Bab2In 1983, Major-General Buhari and Major-General Tunde Idiagbon were selected to lead the country by middle and high-ranking military officers after a successful military coup d’etat that overthrew civilian President Shehu Shagari on December 31.
In 1985, Buhari was himself overthrown in a coup led by Babangida on August 27th, and other members of the ruling Supreme Military Council (SMC) were sacked ostensibly, because Buhari insisted on investigating allegations of fraudulent award of contracts in the Ministry of Defence.
His first sojourn in power was a period remembered for strict campaign against indiscipline and corruption. The verdict on the president’s first coming is mixed. About 500 politicians, officials and businessmen were jailed as part of a campaign against waste and corruption.
Some saw this as the heavy-handed repression of military rule. But others remember it as a praiseworthy attempt to fight the endemic graft that prevented Nigeria’s development. He retains a rare reputation for honesty among Nigeria’s politicians, both military and civilian, largely because of this campaign.
It is on this plank of untainted record that so much expectation has been dumped on the president by millions of Nigeria, including those who campaigned vigorously and voted against him. The burden of expectation is enormous at the least and outlandish at best. Something akin to turning stone into bread or water into petrol or as widely circulated on social media, making the dollar at par to the naira.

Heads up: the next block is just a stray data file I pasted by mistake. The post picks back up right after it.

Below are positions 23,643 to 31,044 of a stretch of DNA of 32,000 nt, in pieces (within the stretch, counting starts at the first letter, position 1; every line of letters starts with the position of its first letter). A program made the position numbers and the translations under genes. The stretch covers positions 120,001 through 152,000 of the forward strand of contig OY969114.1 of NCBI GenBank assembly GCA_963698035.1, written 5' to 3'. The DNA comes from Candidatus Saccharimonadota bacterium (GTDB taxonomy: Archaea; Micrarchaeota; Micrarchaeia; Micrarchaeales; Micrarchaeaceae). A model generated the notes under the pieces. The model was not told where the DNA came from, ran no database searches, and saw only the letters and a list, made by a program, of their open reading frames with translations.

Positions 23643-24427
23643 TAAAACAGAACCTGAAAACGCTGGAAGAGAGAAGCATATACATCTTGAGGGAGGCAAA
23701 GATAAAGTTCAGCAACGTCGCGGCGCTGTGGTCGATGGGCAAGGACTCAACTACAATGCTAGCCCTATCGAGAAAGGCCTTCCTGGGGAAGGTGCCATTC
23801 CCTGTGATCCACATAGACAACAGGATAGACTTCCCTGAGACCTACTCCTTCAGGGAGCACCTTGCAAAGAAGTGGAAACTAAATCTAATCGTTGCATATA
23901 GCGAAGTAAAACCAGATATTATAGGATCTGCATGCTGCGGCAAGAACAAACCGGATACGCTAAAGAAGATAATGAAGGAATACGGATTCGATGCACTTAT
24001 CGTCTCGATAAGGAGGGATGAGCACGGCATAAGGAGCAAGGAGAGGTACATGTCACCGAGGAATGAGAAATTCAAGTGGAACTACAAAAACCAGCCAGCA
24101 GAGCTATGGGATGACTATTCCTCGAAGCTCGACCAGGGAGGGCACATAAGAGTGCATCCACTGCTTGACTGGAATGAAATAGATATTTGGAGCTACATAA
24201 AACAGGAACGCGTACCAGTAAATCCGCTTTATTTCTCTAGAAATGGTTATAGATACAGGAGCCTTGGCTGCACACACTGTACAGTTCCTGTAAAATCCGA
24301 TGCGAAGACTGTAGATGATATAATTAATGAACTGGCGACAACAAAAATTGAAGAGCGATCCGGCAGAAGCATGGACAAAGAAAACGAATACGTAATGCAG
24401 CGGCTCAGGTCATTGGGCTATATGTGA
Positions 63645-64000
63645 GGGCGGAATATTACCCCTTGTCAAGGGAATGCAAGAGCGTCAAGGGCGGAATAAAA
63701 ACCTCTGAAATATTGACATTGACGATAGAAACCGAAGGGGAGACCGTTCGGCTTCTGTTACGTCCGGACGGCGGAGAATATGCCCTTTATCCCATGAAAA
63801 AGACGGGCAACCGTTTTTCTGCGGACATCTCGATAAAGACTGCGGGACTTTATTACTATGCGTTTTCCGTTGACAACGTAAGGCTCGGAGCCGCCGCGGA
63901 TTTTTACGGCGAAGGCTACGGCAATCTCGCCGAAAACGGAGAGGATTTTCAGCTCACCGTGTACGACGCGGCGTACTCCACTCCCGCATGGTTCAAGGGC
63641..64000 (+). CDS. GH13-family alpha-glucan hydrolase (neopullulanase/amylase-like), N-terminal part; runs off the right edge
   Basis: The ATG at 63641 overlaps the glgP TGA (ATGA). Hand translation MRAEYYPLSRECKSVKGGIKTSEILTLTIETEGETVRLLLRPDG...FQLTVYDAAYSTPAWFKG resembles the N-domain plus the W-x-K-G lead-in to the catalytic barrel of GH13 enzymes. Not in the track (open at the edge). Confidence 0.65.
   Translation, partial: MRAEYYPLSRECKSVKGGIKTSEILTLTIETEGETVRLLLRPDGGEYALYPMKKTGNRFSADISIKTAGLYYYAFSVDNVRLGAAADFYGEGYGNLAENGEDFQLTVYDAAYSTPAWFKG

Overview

Buh3In summary, Nigerians expect Buhari, starting from today, to do all the things Jonathan didn’t do, and that expectations to be modest, is arduous.
In specifics, one Prince Ajibola Adebayo Odusanya expects the newly sworn-in president to do the following: restructure the power sector, sanitise the oil sector, create jobs for graduates, construct good roads, reduce salaries and allowances of senators, House of Representatives members and ministers, rebuild natural resources to make the country not depend solely on oil and revamp the educational system to standards attained in developed countries.
Buhari’s campaign was also fiercely anti-corruption. He ran to office under the slogan of “new broom,” the symbol of the APC as against the ruling party’s symbol of an umbrella.
The first litmus test for the Buhari presidency will be the colour of his cabinet, which will shape the direction of his administration. In this new age of political awareness where the voter is king, the president would not have for 2019 to know the people’s verdict. The change administration would be assessed right from its first 100 days in office.
The president’s 100 days covenant with Nigerians has been classified into several sub-heads, which include corruption and governance, insurgency and insecurity, Niger Delta, diversity, health, agriculture, management of the economy for prosperity, industrial relations, power, and youth and ICT development.
The first few sentences of the covenant on corruption and governance really excite Nigerians, where the president in a pre-election document had pledged to: “publicly declare my assets and liabilities; encourage all my appointees to publicly declare their assets and liabilities as a pre-condition for appointment. All political appointees will only earn the salaries and allowances determined by the Revenue Mobilisation and Fiscal Allocation Commission (RMFAC); work with the leadership of the National Assembly and the judiciary to cut down the cost of governance and present a National Anti-corruption Strategy.”
The promised change has arrived on a fresh clean sheet of unadulterated goodwill. How this open cheque handed to the president by millions of expectant Nigerians will be spent will be the defining moment of Buhari’s second coming and his place in posterity.